Press releases are an important component of PR. Typically, I focus on writing the right headline to catch a reporter’s attention, while crafting intelligent quotes for my spokesperson. But sometimes, a catchy headline and eloquent phrasing may fall short of helping your client from a marketing and search engine optimization (SEO) perspective.
2) Title Tags: This is the description that appears when you navigate to a web page. Many search engines weigh title tags heavily for ranking the content of the site. By understanding your client’s general key word groupings, you can craft a title tag that a) includes these keywords and b) accurately describes the content of the press release.
3) Header, subhead, first paragraph: These three elements of your release are important for search engines to evaluate the content of your release. Balance the use of keywords with your client’s messages. Though keyword density (the number of times a keyword appears in the release) is important, don’t overdue as it may be seen as trying to game the search engines.
4) News Wires: If you client is incorporating SEO, then consider paying extra money to SEO your press release. Why? Since the release is distributed to various sites, this can increase the number of links pointing to your client’s website. Since the boilerplate is included in every release, the boilerplate is a great way to incorporate keywords and appropriate links for SEO.
I originally posted this on my friend’s blog, Tech for PR. I’m reposting an edited version (in italics) here to kick off this blog!
While working at Blanc & Otus, I was proud of how my team responded to clients and the quality of our communications. My team may have hated me for it, but I was very nitpicky about grammar, spelling and formatting for any client facing documentation, such as weekly reports, emails, briefing sheets, etc.
Since moving in-house, I’ve reviewed the work of two agencies and one PR contractor. This has opened my eyes to the vast number of PR agencies – large, boutique and everything in-between – and the level of service available within the industry.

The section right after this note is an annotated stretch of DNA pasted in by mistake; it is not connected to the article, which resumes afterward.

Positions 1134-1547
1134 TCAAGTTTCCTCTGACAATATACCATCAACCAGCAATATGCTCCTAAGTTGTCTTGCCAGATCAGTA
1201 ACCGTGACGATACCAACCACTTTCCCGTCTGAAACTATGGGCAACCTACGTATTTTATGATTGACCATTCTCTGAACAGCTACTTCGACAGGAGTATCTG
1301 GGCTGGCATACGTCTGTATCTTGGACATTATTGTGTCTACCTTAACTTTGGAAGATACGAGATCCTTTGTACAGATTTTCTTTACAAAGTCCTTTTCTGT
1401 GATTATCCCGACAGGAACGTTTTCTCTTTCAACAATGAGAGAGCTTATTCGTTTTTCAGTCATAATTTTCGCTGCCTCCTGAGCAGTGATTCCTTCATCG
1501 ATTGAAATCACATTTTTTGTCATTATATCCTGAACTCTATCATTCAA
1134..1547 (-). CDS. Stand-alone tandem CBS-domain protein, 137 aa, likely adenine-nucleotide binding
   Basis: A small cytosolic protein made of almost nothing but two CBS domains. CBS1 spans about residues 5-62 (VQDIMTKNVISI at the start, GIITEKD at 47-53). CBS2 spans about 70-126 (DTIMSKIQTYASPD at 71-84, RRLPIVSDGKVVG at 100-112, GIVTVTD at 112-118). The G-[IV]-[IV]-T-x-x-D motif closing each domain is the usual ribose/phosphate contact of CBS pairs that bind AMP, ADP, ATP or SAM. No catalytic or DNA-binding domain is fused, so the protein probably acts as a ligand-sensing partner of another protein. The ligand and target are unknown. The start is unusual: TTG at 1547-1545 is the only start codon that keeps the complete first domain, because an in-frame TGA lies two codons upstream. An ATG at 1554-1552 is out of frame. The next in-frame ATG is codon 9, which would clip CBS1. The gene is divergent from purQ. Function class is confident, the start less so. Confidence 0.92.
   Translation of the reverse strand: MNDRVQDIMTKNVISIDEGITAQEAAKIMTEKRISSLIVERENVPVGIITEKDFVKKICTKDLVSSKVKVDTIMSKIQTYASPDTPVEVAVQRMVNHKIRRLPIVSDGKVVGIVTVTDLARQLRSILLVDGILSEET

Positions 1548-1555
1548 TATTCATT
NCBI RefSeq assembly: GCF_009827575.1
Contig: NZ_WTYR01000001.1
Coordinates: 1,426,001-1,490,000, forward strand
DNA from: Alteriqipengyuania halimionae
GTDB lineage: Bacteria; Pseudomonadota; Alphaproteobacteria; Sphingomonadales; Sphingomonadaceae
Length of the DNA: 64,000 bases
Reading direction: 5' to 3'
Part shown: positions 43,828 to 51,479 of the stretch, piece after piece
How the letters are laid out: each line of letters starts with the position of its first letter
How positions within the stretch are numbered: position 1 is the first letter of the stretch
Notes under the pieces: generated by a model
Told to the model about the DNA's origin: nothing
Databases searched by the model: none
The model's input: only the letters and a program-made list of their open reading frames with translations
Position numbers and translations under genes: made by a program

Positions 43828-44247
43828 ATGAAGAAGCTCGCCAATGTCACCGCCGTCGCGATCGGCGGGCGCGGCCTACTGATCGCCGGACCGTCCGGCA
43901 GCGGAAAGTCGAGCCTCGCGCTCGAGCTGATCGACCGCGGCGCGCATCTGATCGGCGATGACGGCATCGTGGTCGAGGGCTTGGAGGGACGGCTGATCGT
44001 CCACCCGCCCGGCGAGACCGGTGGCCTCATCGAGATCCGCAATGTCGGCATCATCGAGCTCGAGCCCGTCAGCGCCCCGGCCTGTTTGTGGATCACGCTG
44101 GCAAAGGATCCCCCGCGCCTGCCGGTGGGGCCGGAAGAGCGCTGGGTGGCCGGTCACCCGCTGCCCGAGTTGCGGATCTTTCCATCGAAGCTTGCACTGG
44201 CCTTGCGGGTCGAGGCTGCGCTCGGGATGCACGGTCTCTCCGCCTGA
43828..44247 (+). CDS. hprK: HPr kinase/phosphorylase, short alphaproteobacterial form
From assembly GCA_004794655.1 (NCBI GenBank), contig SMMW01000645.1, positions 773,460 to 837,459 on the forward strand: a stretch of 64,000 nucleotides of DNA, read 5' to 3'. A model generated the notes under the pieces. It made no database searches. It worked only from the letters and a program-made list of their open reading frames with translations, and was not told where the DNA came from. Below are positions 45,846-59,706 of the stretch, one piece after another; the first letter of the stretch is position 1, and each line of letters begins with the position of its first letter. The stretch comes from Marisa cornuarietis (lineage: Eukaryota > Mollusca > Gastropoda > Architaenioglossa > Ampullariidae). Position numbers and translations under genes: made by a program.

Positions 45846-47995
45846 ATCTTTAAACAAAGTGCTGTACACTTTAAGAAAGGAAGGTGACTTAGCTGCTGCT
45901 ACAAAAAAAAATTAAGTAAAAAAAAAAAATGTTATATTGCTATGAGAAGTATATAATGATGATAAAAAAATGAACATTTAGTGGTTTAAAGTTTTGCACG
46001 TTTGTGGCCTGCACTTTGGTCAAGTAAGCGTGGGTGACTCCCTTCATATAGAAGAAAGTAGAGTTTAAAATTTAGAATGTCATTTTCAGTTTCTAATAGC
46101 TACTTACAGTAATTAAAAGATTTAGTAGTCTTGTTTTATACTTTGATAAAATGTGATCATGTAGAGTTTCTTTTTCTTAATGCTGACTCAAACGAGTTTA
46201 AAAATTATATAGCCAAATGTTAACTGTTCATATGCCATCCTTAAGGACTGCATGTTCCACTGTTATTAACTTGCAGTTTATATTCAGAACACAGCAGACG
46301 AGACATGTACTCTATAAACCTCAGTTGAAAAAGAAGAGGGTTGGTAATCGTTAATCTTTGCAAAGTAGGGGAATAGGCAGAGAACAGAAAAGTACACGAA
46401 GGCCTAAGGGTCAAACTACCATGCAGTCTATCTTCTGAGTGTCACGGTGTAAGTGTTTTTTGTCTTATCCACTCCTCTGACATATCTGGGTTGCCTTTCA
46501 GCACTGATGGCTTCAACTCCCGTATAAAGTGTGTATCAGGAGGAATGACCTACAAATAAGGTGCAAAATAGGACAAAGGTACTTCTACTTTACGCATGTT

I recognize that PR agencies desire to work with the CMO to ensure that PR is integrated within the marketing strategy. I agree. PR undertaken as an island from marketing doesn’t help a company provide a consistent face to the public.
As a person who may be involved in selecting a PR agency or contractor, my trust is earned by the attention to detail and how results truly map back to my company’s goals. With all the priorities on my plate, I have to confirm that providing this information will truly benefit my company’s marketing goals and not waste time.
Here are my recommendations – based on a start-up company with less than $15,000 a month retainer:
- 1) Use spell check/grammar check – First impressions are key. Paying attention to spelling and basic grammar indicates that you can write well.
- 2) Correct names – This goes to attention to detail. I’ve lost count how many times my name (Cece – the second “c” is NOT capitalized) has been misspelled. Check the signature. Spelling my name and my company’s name correctly tells me that you care about me as a potential client.
- 3) Deliver what you promise – I have a tight budget and demanding deliverables. Be truthful about what you can or cannot do with the budget I have. If you promise me the moon or my budget, I’ll hold you to that. My expectations have been set.
- 4) Staff appropriately – I think the biggest concern I have about PR agencies is the number of accounts an account person manages/staffs. This goes back to being realistic. Smaller accounts require less people who can devote more hours on the account. If you can’t support this, don’t pitch the business.
- 5) Simple measurements – It’s key to provide recommendations on how to consistently and simply measure PR. This will provide a foundation on how to track this back to my organization’s marketing programs.
- 6) Courtesy of Kevin Dugan’s comments: Honesty – Admit when you’re wrong. It’s human nature to hide when you’ve done something wrong, especially in an agency environment when you’re the “expert”. But with emails and status reports, the possibility of being caught in a lie is high. We all make mistakes. Those who admit mistakes demonstrate a maturity and confidence that will reassure me in the long-term. Those who don’t just tells me you don’t know what you’re talking about.
With these tips in mind, go earn my trust!
Cece Salomon-Lee is director of product marketing for Lanyon Solutions, Inc. and author of PR Meets Marketing, which explores the intersection of public relations, marketing, and social media.
This blog contains Cece's personal opinions and are not representative of her company's.
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